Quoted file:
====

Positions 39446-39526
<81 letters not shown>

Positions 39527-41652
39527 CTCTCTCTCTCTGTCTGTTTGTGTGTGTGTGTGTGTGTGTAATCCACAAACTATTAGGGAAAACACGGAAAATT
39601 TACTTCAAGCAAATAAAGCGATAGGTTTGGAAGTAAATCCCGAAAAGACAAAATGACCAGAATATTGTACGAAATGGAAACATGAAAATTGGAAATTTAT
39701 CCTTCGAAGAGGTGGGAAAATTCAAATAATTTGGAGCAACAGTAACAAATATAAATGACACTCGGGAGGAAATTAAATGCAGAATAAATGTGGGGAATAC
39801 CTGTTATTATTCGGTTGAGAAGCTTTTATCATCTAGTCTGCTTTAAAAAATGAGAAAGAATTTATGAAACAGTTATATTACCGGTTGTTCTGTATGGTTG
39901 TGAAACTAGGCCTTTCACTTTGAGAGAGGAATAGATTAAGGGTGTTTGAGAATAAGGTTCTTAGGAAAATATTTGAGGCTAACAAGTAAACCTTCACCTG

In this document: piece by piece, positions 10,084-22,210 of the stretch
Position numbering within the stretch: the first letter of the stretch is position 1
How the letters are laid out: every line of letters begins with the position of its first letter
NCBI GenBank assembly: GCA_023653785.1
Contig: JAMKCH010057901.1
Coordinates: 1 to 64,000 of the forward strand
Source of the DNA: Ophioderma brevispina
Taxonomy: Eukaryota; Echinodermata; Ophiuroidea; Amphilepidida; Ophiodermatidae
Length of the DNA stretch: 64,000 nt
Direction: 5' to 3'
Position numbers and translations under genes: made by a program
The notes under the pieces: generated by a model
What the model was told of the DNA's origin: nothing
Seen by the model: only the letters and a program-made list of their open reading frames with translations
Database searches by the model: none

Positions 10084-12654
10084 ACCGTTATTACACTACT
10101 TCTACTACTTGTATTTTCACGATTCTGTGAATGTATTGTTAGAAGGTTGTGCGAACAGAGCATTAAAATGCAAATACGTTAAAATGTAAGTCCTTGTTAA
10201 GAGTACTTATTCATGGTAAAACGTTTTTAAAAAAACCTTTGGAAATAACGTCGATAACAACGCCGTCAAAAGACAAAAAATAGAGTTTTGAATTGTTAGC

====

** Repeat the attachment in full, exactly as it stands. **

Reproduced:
Positions 39446-39526
<81 letters not shown>

Positions 39527-41652
39527 CTCTCTCTCTCTGTCTGTTTGTGTGTGTGTGTGTGTGTGTAATCCACAAACTATTAGGGAAAACACGGAAAATT
39601 TACTTCAAGCAAATAAAGCGATAGGTTTGGAAGTAAATCCCGAAAAGACAAAATGACCAGAATATTGTACGAAATGGAAACATGAAAATTGGAAATTTAT
39701 CCTTCGAAGAGGTGGGAAAATTCAAATAATTTGGAGCAACAGTAACAAATATAAATGACACTCGGGAGGAAATTAAATGCAGAATAAATGTGGGGAATAC
39801 CTGTTATTATTCGGTTGAGAAGCTTTTATCATCTAGTCTGCTTTAAAAAATGAGAAAGAATTTATGAAACAGTTATATTACCGGTTGTTCTGTATGGTTG
39901 TGAAACTAGGCCTTTCACTTTGAGAGAGGAATAGATTAAGGGTGTTTGAGAATAAGGTTCTTAGGAAAATATTTGAGGCTAACAAGTAAACCTTCACCTG

In this document: piece by piece, positions 10,084-22,210 of the stretch
Position numbering within the stretch: the first letter of the stretch is position 1
How the letters are laid out: every line of letters begins with the position of its first letter
NCBI GenBank assembly: GCA_023653785.1
Contig: JAMKCH010057901.1
Coordinates: 1 to 64,000 of the forward strand
Source of the DNA: Ophioderma brevispina
Taxonomy: Eukaryota; Echinodermata; Ophiuroidea; Amphilepidida; Ophiodermatidae
Length of the DNA stretch: 64,000 nt
Direction: 5' to 3'
Position numbers and translations under genes: made by a program
The notes under the pieces: generated by a model
What the model was told of the DNA's origin: nothing
Seen by the model: only the letters and a program-made list of their open reading frames with translations
Database searches by the model: none

Positions 10084-12654
10084 ACCGTTATTACACTACT
10101 TCTACTACTTGTATTTTCACGATTCTGTGAATGTATTGTTAGAAGGTTGTGCGAACAGAGCATTAAAATGCAAATACGTTAAAATGTAAGTCCTTGTTAA
10201 GAGTACTTATTCATGGTAAAACGTTTTTAAAAAAACCTTTGGAAATAACGTCGATAACAACGCCGTCAAAAGACAAAAAATAGAGTTTTGAATTGTTAGC